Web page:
These features, coupled with a built in GPS system make the Next Gen Portable more of an “It only does everything” device than Sony’s previous systems.
Under The Hood
The NGP console will be built on the ARM architecture which is used in many mobile platforms, such as the iPad and iPhone 4. This gives these devices a lot of processing power while maintaining a small form factor and low energy consumption needed for smaller platforms, which makes this a perfect choice for Sony’s new product.
The ARM® Cortex™-A9 core, used in the NGP is a four core processor that’s significantly more powerful than what you see in the above mentioned Apple products. Capable of CPU speeds of up to 2000MHz, and coupled with the robust SGX543MP4+ by PowerVR, this combination of hardware has a lot of promise in further blurring the lines between the handheld console, and their traditional in-home counterparts.
Also built in to NGP is the Six-Axis motion sensing system, allowing for developers to add-in further interactivity by making gamers tilt their handheld in different directions in order to perform tricks or tasks in-game. This is one feature that I’m somewhat apprehensive about. In practice, it works pretty well with the PlayStation 3, but in that case, the controller isn’t attached to your TV. It’ll be very interesting to see how developers implement this feature in future games.
Sony has also stated that the NGP will be using a different medium for games. According to their press release, “Taking advantage of the flash memory feature, this innovative card can store the full software titles plus add-on game content or the game save data directly on to the card. By adopting flash memory based card, SCE will be able to provide game cards with higher capacity in the future, allowing developers to store more game data to deliver rich and immersive games.”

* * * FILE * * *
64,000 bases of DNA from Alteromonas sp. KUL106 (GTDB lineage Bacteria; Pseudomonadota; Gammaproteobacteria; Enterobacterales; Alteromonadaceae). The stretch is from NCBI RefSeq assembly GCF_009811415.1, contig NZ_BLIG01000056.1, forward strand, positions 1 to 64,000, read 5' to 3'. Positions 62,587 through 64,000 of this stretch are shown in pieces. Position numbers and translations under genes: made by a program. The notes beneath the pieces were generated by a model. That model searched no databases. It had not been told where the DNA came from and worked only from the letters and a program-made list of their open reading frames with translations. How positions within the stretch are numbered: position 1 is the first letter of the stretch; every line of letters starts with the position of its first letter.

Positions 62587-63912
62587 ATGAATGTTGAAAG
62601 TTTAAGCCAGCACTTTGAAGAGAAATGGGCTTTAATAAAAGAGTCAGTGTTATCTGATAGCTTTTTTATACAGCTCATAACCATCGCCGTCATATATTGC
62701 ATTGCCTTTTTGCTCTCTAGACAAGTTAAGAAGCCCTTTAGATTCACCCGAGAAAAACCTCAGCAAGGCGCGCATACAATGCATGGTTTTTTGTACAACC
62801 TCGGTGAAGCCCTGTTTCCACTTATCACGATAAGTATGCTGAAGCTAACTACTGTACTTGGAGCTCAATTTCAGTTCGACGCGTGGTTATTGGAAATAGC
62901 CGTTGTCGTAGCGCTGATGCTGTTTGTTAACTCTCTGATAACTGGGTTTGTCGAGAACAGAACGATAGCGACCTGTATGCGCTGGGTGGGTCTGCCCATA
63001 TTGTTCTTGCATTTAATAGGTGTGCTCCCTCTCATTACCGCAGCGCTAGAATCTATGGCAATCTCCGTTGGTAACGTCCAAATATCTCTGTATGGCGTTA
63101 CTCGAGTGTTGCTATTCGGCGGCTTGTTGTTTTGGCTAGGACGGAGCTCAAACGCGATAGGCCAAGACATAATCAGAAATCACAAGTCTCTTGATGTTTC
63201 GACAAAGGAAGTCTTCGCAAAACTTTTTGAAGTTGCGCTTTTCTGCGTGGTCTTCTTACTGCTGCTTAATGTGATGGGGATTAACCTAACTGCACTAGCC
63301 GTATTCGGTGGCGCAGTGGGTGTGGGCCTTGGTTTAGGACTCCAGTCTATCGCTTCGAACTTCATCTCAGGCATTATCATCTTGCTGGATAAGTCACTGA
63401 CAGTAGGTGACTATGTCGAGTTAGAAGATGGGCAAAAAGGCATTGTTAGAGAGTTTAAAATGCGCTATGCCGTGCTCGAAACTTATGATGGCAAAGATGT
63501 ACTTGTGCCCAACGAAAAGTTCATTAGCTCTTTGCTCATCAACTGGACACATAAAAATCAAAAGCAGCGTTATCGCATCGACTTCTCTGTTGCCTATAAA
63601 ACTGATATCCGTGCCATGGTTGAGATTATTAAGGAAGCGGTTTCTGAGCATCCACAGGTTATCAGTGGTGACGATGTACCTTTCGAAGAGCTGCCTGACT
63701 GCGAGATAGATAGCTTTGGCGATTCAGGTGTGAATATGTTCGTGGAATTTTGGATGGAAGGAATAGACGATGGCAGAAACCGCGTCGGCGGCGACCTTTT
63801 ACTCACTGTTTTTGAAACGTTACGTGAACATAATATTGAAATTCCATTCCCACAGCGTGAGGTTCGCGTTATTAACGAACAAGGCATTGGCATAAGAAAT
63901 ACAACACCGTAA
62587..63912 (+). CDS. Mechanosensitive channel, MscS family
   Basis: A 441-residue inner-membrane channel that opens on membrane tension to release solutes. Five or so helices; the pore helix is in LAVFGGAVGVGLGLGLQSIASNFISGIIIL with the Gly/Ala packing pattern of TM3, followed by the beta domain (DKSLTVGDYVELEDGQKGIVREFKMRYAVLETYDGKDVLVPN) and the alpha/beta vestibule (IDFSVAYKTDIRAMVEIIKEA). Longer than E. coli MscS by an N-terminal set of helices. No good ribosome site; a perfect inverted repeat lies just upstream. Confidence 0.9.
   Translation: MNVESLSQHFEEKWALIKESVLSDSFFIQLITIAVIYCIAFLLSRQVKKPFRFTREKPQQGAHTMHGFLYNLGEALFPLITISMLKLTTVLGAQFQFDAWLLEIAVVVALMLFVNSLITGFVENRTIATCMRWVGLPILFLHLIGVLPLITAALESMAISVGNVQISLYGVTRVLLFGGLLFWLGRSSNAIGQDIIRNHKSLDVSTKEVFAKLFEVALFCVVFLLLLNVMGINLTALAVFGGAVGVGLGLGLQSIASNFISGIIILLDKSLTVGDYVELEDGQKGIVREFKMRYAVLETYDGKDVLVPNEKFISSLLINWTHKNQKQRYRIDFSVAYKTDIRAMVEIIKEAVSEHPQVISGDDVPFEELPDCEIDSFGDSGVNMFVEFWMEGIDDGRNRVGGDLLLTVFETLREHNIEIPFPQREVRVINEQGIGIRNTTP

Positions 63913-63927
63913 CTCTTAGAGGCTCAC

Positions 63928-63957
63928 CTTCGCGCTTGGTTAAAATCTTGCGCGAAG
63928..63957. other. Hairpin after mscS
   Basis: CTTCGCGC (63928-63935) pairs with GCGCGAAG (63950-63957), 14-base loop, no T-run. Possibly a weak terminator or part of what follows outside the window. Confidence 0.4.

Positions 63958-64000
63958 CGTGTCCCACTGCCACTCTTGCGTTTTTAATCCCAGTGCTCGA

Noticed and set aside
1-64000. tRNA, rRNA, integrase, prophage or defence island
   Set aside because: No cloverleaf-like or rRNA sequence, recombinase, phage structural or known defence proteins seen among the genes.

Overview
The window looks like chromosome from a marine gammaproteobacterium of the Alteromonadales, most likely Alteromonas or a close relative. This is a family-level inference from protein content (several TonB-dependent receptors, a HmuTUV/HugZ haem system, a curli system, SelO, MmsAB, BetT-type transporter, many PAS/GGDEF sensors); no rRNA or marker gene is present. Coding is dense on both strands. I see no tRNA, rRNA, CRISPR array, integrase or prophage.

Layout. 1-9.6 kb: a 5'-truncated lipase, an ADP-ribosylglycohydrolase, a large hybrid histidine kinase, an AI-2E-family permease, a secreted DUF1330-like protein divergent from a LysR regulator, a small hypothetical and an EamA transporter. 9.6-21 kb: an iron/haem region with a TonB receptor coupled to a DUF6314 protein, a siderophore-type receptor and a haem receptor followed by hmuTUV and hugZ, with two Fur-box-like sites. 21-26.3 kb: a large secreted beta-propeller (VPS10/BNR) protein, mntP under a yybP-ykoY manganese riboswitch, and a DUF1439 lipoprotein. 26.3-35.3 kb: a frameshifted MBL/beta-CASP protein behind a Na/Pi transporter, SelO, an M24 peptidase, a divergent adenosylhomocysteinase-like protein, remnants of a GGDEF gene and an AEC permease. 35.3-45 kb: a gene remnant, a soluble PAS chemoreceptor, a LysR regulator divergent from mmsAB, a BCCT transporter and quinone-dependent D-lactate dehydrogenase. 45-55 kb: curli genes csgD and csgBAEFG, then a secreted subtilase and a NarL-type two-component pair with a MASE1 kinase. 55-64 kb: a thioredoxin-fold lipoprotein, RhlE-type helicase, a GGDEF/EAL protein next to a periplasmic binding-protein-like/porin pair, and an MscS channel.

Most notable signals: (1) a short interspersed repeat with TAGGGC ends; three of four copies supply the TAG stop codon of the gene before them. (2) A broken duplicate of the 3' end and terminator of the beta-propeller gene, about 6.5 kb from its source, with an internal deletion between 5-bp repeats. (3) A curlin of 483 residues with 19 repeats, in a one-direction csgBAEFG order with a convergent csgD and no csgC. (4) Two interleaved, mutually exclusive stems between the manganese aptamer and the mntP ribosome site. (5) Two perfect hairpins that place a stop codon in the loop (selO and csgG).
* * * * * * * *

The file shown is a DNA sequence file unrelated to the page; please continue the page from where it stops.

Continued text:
Now this is just speculation on my part, but at CES in 2009, Sandisk and Sony had announced the development of the “Memory Stick Format Series for Extended High Capacity”, or Memory Stick XC. This format has a theoretical capability of up to 2 terabytes of data, which means not only could it effectively replace Blu-Ray as the media of choice for games with faster load times and less sensitive media, but vastly expand the amount of content that can be put into games. So I have to ask, could Memory Stick XC be the new flash based media that Sony is hinting at?
Sony appears to have learned its lesson in gaming and gamers’ needs to do more than just play games. If Xbox Live has taught them anything, it’s that gamers want an online community, an identity, and a way to be social. And if Apple has taught them anything, it’s that people want more from a device than a single solitary purpose. They want a device that they can communicate, work and play on.
But if the past has taught us gamers anything, it’s that Sony can promise many things, and they’ll only implement halfway. Hopefully, they’re willing to put a lot more effort into this Next Generation Portable than they have with the current generation of devices. If they do, they have the potential to win back the top console making position.
There’s plenty of time to guess at what we’ll hear from Camp Sony in the next few months until E3 2011. At which point, I’m quite sure we will be washed away in a deluge of information on this long awaited successor to the PlayStation Portable.
Sony says that the NGP is due to release in Holiday 2011 in Japan, which makes a spring 2012 release in North America very likely. I for one cannot wait.